The Ministry of Education of Brazil introduced on Wednesday a program to promote private investments in public universities, sparking protests among students, professors, and education activists who believe the move will not solve the pressing problem of budget cuts for higher education.
“Future-se” – or “Future Yourself” – was announced to journalists and university presidents in Brasília by the Education minister, Abraham Weintraub, and his Higher Education officer, Arnaldo Barbosa de Lima Júnior. The program aims to create a fund of R$102 billion (US$27 billion) to attract private investments for the country’s higher education institutions.
Now the Ministry of Education will conduct a survey with society for five weeks before Brazil’s Congress reviews the bill.
Brazil’s National Union of Students (UNE) attended the conference where the government introduced the project and criticized the proposed program.
Iago Montalvão, the newly elected president of the student organization, said some universities “don’t have the money to pay their electricity bill right now,” arguing that there must be a discussion on how to get back the funds that have been cut. “Students are willing to discuss this, but we want answers now, we want to know what is going to happen to students who are not receiving grants, for example,” he told the minister and the officer, who expressed unease. “Like the presidents [of universities] said, how can we think a project for the future if universities don’t work in the present?”
The UNE’s outcry happened amid a crisis in the Education cabinet, which has been aggravating since Jair Bolsonaro took office as president of Brazil.
The latest issues to come under the spotlight include budget cuts for higher education institutions, the replacement of the Education minister, and tensions between different groups within the government, influenced by the cabinet. All these factors have aroused fierce opposition from experts, civil society organizations, and people’s movements.
The “Future-se” program proposes multiple sources of funding, including the federal government, revenue from tax break legislation and cash deposits, and endowment funds. Controversial aspects of the program include granting naming rights, according to which university buildings and facilities may be named after private sponsors. The fund is expected to be managed by private agents as well.
Minister Weintraub claims the program aims to create an alternative that can generate “freedom, growth, wealth, development.” “As Winston Churchill said, if you are going through hell, keep going,” he added, quoting the former British prime minister.
“Sometimes the crisis can be bothersome, it makes us reconsider the structures, our way of thinking and working, but, if it is well-managed, it allows opportunities and revolutions to develop. What we are proposing is a joint revolution,” Weintraub argued as he made a case for bringing public and private initiatives closer together.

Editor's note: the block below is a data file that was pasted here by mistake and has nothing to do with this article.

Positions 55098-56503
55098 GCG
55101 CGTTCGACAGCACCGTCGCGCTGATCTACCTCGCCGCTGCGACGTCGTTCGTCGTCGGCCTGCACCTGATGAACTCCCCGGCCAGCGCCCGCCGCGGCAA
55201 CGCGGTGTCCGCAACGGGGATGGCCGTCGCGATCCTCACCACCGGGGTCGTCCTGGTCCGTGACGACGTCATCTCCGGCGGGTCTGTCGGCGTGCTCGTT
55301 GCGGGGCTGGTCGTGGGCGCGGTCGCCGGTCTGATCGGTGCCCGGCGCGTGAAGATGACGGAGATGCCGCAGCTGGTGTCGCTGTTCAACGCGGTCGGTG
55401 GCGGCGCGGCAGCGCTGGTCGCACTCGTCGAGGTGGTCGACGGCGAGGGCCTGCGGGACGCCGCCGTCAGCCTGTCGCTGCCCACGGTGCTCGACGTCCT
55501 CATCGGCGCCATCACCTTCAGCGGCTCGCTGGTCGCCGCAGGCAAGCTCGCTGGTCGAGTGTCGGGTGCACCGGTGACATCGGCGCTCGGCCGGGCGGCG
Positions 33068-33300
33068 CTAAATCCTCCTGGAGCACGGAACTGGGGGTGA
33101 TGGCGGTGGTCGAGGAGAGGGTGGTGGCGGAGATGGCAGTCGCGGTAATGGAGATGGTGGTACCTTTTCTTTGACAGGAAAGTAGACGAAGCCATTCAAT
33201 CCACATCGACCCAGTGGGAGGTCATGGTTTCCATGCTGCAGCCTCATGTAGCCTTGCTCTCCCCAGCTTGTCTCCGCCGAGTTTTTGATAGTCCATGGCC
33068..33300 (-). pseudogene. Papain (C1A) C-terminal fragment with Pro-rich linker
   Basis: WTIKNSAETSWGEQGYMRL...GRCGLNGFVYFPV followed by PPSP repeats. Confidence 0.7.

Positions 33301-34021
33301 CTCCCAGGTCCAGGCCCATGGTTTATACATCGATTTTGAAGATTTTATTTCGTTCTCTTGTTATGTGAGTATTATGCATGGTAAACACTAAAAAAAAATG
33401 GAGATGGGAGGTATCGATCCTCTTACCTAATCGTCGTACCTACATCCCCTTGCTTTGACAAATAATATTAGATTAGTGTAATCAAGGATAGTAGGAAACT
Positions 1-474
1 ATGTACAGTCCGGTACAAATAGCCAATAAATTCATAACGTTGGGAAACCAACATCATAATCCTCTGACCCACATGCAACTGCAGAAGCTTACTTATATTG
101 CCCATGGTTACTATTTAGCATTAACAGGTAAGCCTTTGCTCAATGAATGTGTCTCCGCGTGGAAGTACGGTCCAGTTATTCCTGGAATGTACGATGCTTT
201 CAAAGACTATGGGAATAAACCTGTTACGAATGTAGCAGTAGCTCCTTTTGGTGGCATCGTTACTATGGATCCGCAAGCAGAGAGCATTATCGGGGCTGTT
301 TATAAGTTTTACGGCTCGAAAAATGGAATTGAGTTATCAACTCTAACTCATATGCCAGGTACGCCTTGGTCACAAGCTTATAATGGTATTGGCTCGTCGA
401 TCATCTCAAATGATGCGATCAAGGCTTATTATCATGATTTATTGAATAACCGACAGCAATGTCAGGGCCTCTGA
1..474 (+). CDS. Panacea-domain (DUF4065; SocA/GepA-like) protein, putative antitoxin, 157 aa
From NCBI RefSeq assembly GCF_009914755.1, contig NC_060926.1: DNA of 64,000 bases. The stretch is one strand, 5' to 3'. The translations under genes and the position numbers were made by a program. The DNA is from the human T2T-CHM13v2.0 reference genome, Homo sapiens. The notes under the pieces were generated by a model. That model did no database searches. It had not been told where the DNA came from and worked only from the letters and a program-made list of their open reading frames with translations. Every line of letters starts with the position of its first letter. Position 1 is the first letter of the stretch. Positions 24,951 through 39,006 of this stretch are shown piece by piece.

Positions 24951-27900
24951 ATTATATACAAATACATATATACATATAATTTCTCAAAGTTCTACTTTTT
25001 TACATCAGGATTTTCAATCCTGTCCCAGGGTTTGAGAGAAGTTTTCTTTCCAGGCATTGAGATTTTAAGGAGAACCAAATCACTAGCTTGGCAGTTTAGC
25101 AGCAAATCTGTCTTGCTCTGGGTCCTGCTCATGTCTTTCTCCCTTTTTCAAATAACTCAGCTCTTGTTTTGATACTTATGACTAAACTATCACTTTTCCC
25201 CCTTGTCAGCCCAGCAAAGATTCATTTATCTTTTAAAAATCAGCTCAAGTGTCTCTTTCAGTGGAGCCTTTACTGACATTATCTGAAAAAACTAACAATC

The student leader and president of the UNE says the program makes public higher education too dependent on the private sector. “It creates two problems,” he argues. “It makes the State less accountable for funding education – and universities “adrift” when it comes to raising private funds –, leading to the other problem, which is what you have to offer in exchange. Companies don’t just ‘give money away.' They invest expecting to optimize their profit margins.”
The government claims the institutions will have the choice to join the program, but those who choose not to will be limited by the spending cap passed in 2016 during the Michel Temer administration, which froze government spending in education and other areas for 20 years.
The government said the “Future-se” program will be supported by three pillars: management, governance and entrepreneurship; research and innovation; and internationalization. “The goal is to bring Brazil to the level of other countries,” Weintraub said.
The UNE says its concern about what the minister and the higher education officer said during the presentation, mentioning US institutions.
“We understand the program is not, at first, about privatizing universities, but we do know that they use [the United States] as an example, that it’s the American model, which is highly dependent on the private sector. While US universities are public, they depend almost exclusively on the private sector. Our first concern is that this could establish a dangerous precedent regarding [public] universities and the private sector,” student leader Montalvão said.
The UNE said it will look into the project carefully, as they were not informed about the program before its announcement.
“They just got there with the project ready for university presidents and the entire community, and only after that they said they will carry out a survey. In our opinion, they have to listen to the entities, the experts. They can’t just conduct a survey online for everyone to vote. There are experts on this matter,” Montalvão pointed out.
While the government introduced the program, students gathered outside the building to hold a demonstration against the project. “They need to know we are not sleeping. We are wide awake and watching every step of the Bolsonaro administration and the Education minister, who has yet to present a quality education project to society,” student Gabriela Viena told Brasil de Fato.
The protesters also said they are mobilizing to hold nation-wide demonstrations on Aug. 13 against the Bolsonaro administration’s measures for education.
Edition: João Paulo Soares